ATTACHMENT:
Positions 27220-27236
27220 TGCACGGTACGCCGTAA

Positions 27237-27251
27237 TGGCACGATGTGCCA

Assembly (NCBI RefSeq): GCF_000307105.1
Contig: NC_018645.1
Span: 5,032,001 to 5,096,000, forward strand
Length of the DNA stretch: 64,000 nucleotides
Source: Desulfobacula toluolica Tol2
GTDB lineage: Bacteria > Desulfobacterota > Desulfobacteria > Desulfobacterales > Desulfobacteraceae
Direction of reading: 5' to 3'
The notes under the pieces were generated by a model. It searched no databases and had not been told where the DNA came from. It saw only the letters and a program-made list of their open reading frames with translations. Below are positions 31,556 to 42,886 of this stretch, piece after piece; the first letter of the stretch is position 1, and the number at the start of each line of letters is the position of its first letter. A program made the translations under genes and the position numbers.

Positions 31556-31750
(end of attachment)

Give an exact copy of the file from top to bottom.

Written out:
Positions 27220-27236
27220 TGCACGGTACGCCGTAA

Positions 27237-27251
27237 TGGCACGATGTGCCA

Assembly (NCBI RefSeq): GCF_000307105.1
Contig: NC_018645.1
Span: 5,032,001 to 5,096,000, forward strand
Length of the DNA stretch: 64,000 nucleotides
Source: Desulfobacula toluolica Tol2
GTDB lineage: Bacteria > Desulfobacterota > Desulfobacteria > Desulfobacterales > Desulfobacteraceae
Direction of reading: 5' to 3'
The notes under the pieces were generated by a model. It searched no databases and had not been told where the DNA came from. It saw only the letters and a program-made list of their open reading frames with translations. Below are positions 31,556 to 42,886 of this stretch, piece after piece; the first letter of the stretch is position 1, and the number at the start of each line of letters is the position of its first letter. A program made the translations under genes and the position numbers.

Positions 31556-31750